For our next experiment on chemical reactions in physical science, we made rust. I thought that I had learned from my mistakes with the previous effervescent tablets lab.
We spent a class period designing the lab together. We wrote a hypothesis as a class. We discussed how to set up the experiment and collect data.
We used soap pads in lieu of plain steel wool because that’s what I could find easily the night before at Wal-mart. Though, maybe I should have looked in the home repair section for steel wool???
We soaked the soap pads in vinegar for around five minutes to remove some of the soap and the protective coating on the steel wool that keeps it from rusting in the box.
My students were convinced that the soap pads would only rust if we left them in water. The idea that they would rust in the air seemed to blow their minds.
Each group squeezed the vinegar out of their soap pads and put one in an open system and one in a closed system. They measured the starting mass of each system, then we began our wait.
My students were convinced that we would be waiting days and days before they started rusting. I told them I didn’t think it would take that long. Our physical science class is 2nd hour, and I have some of the same students in my 5th hour Algebra 1 class. It was to see them excitedly check their experiments when they came back in my room.
Now, there was an aspect of this experiment that I didn’t quite think through. As the day went on, my classroom started to smell more and more and more and more like rust. When students would walk in my room, they would immediately ask what the smell was. Rust!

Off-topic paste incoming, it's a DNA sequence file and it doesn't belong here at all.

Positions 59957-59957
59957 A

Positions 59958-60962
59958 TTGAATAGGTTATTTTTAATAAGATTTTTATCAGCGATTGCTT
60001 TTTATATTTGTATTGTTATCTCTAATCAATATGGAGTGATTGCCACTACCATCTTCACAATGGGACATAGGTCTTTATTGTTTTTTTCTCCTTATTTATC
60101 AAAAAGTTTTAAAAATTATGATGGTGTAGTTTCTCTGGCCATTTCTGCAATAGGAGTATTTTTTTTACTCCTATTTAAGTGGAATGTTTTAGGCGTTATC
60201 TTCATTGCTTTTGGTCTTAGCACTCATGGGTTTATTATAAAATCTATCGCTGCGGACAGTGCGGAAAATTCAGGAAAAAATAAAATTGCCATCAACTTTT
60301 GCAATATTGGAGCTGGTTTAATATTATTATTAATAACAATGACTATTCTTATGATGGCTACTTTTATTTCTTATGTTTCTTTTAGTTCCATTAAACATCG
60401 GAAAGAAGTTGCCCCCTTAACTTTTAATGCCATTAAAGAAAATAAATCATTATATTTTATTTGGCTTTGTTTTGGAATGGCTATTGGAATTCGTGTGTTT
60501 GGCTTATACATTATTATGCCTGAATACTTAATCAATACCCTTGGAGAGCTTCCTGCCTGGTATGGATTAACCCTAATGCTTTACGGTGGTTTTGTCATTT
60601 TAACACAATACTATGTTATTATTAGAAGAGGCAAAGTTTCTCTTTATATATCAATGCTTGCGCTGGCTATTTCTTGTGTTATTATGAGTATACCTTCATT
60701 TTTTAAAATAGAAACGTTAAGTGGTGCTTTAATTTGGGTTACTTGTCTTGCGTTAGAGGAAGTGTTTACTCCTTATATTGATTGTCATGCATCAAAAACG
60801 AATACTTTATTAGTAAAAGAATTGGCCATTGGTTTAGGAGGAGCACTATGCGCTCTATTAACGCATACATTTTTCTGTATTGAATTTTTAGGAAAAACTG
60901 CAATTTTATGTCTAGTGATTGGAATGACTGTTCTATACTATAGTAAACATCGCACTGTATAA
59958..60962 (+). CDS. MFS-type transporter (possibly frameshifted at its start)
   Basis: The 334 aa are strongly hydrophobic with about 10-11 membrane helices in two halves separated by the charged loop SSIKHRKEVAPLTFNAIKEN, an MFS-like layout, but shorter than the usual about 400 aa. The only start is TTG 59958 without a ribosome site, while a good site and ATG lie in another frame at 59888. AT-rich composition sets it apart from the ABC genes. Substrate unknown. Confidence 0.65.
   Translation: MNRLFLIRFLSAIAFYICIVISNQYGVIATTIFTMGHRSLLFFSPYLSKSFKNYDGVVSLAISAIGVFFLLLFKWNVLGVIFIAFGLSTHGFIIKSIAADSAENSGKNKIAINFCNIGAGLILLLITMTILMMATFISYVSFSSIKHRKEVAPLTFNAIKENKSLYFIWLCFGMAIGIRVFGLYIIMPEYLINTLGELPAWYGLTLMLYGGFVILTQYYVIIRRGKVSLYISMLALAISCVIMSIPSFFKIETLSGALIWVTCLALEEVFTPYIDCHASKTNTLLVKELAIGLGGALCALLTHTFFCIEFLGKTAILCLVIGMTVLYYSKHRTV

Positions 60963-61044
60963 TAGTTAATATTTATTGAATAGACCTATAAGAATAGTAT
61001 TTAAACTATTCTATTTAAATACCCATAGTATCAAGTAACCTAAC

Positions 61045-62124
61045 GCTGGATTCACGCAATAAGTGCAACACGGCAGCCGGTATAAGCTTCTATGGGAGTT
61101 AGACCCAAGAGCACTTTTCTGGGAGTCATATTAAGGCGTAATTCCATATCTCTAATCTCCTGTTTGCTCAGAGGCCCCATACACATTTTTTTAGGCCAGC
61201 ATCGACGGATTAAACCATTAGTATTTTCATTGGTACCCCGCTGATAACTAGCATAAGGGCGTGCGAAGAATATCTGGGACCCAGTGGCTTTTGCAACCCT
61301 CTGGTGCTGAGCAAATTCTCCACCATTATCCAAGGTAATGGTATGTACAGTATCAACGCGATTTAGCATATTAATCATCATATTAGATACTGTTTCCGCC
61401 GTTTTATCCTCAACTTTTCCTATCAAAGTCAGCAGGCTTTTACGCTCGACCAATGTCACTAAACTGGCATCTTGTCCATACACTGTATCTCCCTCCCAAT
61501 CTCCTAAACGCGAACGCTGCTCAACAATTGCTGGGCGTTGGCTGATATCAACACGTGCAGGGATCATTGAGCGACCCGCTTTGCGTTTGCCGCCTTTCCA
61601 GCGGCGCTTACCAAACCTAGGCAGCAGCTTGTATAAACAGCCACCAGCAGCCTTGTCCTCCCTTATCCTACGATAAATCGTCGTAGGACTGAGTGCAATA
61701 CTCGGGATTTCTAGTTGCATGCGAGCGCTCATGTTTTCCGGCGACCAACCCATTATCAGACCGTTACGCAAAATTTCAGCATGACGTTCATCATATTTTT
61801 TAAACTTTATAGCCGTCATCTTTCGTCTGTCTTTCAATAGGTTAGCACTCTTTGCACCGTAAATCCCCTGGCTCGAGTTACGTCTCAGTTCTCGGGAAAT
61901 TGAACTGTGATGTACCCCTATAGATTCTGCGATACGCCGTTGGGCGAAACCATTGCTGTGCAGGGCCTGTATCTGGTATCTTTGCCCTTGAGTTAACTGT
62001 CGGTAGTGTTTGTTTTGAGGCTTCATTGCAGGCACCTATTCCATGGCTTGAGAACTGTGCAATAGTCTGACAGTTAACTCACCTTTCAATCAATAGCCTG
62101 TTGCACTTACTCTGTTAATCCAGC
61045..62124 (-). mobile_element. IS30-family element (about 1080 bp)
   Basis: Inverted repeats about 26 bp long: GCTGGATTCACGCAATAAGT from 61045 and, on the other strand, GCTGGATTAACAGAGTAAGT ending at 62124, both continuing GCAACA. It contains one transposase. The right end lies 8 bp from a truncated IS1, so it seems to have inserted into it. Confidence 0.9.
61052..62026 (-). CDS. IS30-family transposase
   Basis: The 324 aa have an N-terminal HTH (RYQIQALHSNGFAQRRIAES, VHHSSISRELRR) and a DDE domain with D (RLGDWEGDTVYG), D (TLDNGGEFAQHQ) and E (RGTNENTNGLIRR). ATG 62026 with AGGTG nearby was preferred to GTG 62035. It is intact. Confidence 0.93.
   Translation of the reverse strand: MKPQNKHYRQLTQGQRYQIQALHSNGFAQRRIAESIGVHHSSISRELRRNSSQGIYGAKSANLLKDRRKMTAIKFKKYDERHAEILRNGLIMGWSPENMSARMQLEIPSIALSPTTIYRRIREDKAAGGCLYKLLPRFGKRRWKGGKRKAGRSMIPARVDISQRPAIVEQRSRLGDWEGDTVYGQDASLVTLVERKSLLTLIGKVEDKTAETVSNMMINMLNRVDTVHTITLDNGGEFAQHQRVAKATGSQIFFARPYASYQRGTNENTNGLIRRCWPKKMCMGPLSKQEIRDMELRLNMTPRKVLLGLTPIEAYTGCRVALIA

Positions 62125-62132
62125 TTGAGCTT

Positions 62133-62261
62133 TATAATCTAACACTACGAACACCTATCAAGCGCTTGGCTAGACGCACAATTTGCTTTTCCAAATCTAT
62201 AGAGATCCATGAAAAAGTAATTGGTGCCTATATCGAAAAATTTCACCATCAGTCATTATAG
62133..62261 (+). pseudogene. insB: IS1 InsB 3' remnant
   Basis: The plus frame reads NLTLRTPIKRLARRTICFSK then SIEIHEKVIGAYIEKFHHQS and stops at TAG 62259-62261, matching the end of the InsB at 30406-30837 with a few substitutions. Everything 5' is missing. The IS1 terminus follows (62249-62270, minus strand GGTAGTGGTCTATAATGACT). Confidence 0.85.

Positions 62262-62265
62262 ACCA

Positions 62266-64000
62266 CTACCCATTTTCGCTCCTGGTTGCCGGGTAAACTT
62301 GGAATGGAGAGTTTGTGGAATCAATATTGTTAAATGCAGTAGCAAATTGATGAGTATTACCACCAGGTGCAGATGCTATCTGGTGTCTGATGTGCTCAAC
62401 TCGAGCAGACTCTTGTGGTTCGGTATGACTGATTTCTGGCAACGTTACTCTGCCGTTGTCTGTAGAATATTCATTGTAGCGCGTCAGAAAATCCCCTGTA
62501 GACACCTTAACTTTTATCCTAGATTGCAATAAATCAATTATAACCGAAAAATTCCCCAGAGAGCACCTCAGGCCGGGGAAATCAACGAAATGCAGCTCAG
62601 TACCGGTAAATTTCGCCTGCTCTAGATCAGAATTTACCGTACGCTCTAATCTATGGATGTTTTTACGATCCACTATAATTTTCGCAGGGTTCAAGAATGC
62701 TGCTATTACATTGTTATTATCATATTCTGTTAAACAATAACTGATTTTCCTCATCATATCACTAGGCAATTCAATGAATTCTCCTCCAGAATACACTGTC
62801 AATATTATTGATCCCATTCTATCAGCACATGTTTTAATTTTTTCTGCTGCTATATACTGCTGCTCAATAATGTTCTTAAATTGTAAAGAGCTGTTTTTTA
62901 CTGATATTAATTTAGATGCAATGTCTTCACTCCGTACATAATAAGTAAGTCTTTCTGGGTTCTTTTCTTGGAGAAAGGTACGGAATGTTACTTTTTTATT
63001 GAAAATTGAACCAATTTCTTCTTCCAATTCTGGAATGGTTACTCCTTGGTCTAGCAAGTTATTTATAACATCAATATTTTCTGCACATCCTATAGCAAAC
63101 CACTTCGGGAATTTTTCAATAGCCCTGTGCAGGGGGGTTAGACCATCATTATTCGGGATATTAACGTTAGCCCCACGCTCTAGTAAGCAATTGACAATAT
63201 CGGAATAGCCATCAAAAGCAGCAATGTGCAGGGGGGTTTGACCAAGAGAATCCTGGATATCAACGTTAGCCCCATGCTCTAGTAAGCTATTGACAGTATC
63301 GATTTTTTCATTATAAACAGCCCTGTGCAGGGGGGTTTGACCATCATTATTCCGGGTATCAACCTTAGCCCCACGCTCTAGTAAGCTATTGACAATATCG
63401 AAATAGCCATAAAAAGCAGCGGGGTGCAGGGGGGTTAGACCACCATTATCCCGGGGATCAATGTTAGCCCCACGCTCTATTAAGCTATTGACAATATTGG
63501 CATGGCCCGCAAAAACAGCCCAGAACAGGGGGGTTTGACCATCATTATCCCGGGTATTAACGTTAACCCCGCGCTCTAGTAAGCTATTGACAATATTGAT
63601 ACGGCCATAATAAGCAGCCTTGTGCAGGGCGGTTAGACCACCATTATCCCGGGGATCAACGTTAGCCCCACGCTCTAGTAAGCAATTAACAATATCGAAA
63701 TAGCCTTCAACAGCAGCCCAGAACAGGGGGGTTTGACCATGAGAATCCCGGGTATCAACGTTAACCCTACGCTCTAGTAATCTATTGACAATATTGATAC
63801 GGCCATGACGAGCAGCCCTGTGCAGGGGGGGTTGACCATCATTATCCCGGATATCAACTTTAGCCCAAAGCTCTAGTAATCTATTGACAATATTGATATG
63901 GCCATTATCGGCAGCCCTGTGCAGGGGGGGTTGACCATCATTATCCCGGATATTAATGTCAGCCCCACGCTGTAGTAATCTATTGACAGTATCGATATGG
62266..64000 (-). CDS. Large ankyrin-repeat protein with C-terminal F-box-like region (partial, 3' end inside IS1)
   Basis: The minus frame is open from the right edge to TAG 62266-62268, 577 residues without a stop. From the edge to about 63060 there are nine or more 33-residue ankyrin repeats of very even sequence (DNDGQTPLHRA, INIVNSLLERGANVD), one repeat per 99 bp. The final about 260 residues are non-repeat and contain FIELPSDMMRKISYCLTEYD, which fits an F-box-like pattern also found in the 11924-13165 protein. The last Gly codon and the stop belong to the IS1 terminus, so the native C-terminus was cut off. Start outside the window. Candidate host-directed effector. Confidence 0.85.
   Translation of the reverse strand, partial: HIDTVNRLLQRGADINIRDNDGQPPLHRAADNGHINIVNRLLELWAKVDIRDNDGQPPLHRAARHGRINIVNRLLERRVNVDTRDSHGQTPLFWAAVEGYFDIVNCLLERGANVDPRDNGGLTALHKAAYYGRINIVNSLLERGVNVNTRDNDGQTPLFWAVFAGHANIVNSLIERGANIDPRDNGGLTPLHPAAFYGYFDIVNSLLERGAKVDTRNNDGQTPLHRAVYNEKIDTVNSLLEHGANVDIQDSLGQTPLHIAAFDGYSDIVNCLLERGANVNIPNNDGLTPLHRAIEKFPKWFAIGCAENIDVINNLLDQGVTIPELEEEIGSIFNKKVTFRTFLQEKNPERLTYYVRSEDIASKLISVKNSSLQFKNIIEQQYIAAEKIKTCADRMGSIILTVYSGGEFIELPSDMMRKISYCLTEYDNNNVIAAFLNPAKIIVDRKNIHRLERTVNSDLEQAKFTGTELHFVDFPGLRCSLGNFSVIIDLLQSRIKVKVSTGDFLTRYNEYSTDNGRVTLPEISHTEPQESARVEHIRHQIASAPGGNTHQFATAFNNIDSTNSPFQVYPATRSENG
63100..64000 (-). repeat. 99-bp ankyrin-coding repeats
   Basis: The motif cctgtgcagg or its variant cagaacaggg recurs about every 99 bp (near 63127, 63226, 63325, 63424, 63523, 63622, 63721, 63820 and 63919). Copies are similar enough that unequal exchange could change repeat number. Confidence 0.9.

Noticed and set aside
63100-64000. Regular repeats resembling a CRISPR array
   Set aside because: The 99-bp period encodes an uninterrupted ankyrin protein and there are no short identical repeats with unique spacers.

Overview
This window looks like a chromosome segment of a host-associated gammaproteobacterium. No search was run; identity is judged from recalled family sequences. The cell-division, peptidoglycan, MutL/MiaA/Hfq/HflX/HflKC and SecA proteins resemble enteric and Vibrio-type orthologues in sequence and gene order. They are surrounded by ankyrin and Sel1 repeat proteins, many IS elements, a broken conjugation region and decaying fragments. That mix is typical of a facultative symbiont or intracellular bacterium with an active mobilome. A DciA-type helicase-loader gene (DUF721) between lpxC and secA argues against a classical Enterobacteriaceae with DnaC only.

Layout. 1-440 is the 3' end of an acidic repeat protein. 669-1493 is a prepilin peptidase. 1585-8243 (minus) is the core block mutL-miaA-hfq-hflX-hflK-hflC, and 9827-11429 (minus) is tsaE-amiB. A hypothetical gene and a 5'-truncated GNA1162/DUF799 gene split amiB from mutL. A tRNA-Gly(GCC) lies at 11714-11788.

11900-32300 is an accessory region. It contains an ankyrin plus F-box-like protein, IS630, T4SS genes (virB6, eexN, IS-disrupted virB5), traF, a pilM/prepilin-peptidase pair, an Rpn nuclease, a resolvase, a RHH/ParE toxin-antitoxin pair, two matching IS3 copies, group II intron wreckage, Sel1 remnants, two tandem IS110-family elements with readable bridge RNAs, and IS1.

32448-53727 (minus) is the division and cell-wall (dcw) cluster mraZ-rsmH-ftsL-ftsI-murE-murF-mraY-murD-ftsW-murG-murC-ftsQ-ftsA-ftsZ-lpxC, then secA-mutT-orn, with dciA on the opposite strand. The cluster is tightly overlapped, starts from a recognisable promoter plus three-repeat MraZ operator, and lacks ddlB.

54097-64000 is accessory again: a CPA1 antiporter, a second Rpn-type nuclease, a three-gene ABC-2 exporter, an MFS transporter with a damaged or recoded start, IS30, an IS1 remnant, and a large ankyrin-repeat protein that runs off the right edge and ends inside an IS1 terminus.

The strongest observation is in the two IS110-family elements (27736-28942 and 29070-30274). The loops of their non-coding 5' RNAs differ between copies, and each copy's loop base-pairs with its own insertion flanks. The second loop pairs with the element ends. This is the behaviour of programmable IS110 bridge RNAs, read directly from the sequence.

After a day, our soap pads had become sufficiently rusty to record our observations and record the ending masses.
This was where the experiment took a turn for the worse. My students’ measurements were ALL over the place. One group had a starting mass of 50 or so grams and an ending mass of 9 grams. They didn’t seem to see any problem with this data that they had collected.
I wanted them to see a clear correlation between starting and ending masses and the type of system. But, I’m afraid all they learned about was making rust. 🙁 How do I get my students to take more accurate measurements??? We spent weeks at the beginning of the year practicing using scales, so I don’t think it’s that they don’t know how to use the scales.
The other thing I didn’t take into consideration with this activity was that the rust would stain our containers. When my students went to the bathroom sink (side effect of teaching a science class without a science lab) to try and clean out the containers, they could not get the stains off. I ended up having to take them home and scrub them myself.
When my students wrote up their lab reports, many did not even include the hypothesis that we came up with in class together when we discussed how we would carry out this lab. My students love when we do labs in class, but I have just not found an effective way to carry them out yet. If I end up teaching another science class next year, I need to do some SERIOUS thinking about how I do labs with my students.
More Resources for Teaching Chemical Reactions
- Balancing Equations Worksheet
- Reaction Rate Summary Notes
- Effect of Concentration on Reaction Rate Lab
- Rust Lab
- Effervescent Tablet Lab
- Glow Sticks Reaction Rate Lab
- Types of Systems Foldable
- Predicting Products of Chemical Reactions Foldable
- Classifying Reactions Foldable
- Types of Chemical Reactions Foldable
- Writing and Balancing Chemical Equations Foldable
- Balancing Equations Foldable
- Predicting Products Review Game
- Diatomic Elements BrINClHOF Poster
- Classifying Types of Reactions Card Sort Activity